Pining for a married man

All Woman

Dear Counsellor,

I am separated from my husband, and I met this married man at the place where I worked. He is a handsome hunk, confident and intelligent. I really don't know how things got started. It was a friendship, then we started liking each other. Things moved very fast and we had sex.

I was handling his business interests and so we spent a lot of time together. We were together for nine years, and he took good care of my daughter.

I subsequently migrated and he was devastated. Before I left he planned to travel to see me and keep the relationship going. He came to see me once for 20 days, having told his family that he was going to explore business opportunities abroad. While he was with me his wife kept calling and fighting with him. By that time she knew all about me, and would call and text me. While he was with me she blocked me from all social media, and stopped calling and texting. I understood how she felt, being a woman myself, but he used to tell me that she was not taking care of him.

After he left it was really tough, as I don't have any support here. He told me clearly the day we started our relationship that he can't leave his wife and daughter. Last year he and his wife had a big fight and were not talking to each other for three months. After that they reconciled and he told me that he doesn't want to lose his daughter or to give her a broken home. He keeps telling me that we should do some business together. He will keep coming and going, he says, and then his wife will understand that it's a business relationship. It's really tough for me to understand this. Whenever he goes out with his family I really feel so unworthy, as he is enjoying time with them. He says that I was quite aware before entering this relationship that he was married, but he doesn't want me to be with anyone else.

I am totally confused about how to proceed. We haven't been communicating of late, but I really miss him although he was never mine. His wife blocked me and doesn't want to communicate with me. She thinks I'm the only guilty party.

I think that this man really loves me, but he can't leave her. What should I do? I also want happiness and love in my life.

Relationships develop intentionally or unintentionally, and are most times driven by the desire to satisfy physical and emotional needs. In your case, the trauma you experienced after the separation from your husband left you very vulnerable, and so getting emotionally attached to someone who reached out to you during those moments of depression was not unusual.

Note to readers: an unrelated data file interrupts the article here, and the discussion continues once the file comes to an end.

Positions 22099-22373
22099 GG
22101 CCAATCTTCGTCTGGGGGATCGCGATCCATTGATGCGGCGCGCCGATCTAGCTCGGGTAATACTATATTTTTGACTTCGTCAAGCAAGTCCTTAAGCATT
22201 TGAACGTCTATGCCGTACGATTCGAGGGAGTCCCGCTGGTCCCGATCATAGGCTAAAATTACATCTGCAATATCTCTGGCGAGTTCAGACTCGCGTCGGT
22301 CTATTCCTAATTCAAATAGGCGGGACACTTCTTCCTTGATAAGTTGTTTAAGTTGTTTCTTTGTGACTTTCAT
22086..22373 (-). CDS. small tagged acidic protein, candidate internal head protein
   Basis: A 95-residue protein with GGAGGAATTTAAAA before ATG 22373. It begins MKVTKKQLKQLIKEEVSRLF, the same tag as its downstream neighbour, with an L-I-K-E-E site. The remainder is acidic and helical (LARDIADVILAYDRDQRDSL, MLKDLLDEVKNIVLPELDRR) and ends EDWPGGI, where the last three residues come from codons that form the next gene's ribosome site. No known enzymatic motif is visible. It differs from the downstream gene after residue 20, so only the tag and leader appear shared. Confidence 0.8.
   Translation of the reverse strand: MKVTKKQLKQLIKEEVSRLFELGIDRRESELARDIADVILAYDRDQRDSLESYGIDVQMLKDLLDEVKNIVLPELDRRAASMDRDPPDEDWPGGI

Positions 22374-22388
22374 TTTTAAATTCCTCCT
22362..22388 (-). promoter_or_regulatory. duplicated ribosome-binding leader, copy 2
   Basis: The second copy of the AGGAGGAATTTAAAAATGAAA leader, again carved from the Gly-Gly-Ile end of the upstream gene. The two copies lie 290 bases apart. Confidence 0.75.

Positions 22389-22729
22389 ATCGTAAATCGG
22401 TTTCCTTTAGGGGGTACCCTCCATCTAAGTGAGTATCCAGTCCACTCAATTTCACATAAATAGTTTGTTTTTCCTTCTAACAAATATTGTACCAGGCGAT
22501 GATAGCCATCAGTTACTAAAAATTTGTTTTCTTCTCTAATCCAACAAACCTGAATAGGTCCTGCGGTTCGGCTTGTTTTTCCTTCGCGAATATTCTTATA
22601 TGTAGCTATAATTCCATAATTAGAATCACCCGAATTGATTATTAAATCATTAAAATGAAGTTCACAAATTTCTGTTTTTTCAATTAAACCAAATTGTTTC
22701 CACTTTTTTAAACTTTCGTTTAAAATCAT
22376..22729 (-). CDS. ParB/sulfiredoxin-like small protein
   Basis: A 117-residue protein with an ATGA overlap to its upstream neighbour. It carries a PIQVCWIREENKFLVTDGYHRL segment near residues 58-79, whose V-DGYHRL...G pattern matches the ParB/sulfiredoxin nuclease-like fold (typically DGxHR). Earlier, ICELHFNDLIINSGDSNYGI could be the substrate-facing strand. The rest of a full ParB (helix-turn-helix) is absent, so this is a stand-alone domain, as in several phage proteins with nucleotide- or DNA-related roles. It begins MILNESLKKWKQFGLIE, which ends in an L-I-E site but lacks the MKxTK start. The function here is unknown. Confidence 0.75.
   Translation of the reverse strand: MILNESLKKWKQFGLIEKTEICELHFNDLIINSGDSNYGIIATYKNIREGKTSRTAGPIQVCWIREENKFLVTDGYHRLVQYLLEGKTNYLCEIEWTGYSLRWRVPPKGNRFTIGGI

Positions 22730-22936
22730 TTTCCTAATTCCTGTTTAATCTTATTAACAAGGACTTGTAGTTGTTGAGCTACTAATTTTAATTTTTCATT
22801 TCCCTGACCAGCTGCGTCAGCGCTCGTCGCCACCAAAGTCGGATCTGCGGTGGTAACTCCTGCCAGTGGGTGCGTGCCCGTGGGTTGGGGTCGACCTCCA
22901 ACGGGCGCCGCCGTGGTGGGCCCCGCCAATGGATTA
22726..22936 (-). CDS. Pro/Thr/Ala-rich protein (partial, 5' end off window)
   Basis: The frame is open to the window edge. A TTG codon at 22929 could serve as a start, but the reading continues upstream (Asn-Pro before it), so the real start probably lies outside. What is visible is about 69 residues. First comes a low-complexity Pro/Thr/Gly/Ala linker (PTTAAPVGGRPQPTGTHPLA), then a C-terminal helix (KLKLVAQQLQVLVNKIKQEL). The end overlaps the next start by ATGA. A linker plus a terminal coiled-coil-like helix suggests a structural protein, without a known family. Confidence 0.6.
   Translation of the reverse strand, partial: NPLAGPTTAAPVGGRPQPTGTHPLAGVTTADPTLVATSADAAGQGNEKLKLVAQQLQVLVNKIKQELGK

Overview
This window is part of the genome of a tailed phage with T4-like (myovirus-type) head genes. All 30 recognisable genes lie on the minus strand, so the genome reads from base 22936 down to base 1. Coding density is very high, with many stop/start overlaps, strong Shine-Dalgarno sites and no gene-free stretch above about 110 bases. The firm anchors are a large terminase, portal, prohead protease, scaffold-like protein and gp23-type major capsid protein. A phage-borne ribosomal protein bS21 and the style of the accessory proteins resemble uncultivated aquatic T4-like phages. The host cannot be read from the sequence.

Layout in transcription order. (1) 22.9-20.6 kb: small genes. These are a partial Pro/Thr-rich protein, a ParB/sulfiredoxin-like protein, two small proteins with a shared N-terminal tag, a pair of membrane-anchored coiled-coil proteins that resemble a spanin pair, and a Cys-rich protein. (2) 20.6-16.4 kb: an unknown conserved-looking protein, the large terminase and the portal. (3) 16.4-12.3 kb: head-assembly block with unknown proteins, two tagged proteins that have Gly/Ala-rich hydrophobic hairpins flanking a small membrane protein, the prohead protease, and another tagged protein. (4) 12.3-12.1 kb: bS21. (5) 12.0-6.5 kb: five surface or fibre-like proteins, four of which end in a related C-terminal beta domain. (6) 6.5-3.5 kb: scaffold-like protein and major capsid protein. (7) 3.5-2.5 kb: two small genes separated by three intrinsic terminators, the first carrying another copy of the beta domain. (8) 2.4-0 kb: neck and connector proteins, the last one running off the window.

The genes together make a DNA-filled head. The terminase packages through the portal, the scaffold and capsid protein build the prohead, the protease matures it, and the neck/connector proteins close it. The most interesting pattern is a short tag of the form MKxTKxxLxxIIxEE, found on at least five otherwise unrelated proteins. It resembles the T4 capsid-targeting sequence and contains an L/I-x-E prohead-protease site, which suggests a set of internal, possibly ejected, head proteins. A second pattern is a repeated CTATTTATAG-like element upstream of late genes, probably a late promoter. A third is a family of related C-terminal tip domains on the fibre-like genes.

The dilemma you obviously faced was not being able to make your head rule your heart, and so you went on this fantasy ride hoping that it would turn into reality. Mr Mention told you that he had no intention of leaving his wife and so your status would have been that of the “other woman”. He agreed to look after you and your daughter financially and see you on the side, but that would be the extent of the relationship.

So after nine years of engaging in this “see you when I can” relationship, you are beginning to feel that playing “runner-up” to the queen is not what you desire, as the secondary position devalues your self-worth.

Some women will say that in a time when a good man is hard to find, a shared man is better than having no man at all. Others put it bluntly, “I'd rather have half of a man if I can't have the whole.” The reality, though, is that most of the “other women” seem to end up with the lower half, because the relationship is often strictly sexual.

As you sit and contemplate the future of this relationship, ponder the following questions: Are you prepared to continue playing the “matey” role so that Mr Mention can continue to have his cake and eat it? What message do you think he is sending you by discontinuing his communication with you? Do you believe that you deserve to play a secondary role in a relationship? Don't you think that your daughter will eventually emulate your lifestyle?

You have made a very factual statement, “He was never mine”, and so you are now coming to terms with the reality of the situation. You do have the right to live your life, and even with the desire for happiness and love, what is more important is love for yourself. You need to value and regard yourself as worthy, instead of allowing your present circumstances to devalue you further.

Loneliness is very distressing, and many women find themselves in relationships that they don't necessarily desire, but resign themselves to unsatisfactory relationships in order to avert feelings of loneliness. The truth is that many of these relationships are temporary, but the challenge is, unlike a light switch, the feelings you develop for the person cannot be turned off by the flick of a switch. And when you have reached the point of frustration and want out, it is most difficult. It therefore makes sense to guard your heart and decide whether your loneliness is worse than the frustration and grief that you will experience in a “see you when I can” relationship.

As you enter a new year, I would challenge you and other women who are in similar relationships to do an honest evaluation of your present state of affairs and determine whether it is in your best interest to continue this journey.

Your narrative should be a lesson for many. Do take care of yourself and your daughter. Others have survived and so can you. Believe in yourself and do what is necessary to survive on your own.

Wayne Powell is a relationship counsellor. Write to or Check out his work on and his Facebook page at




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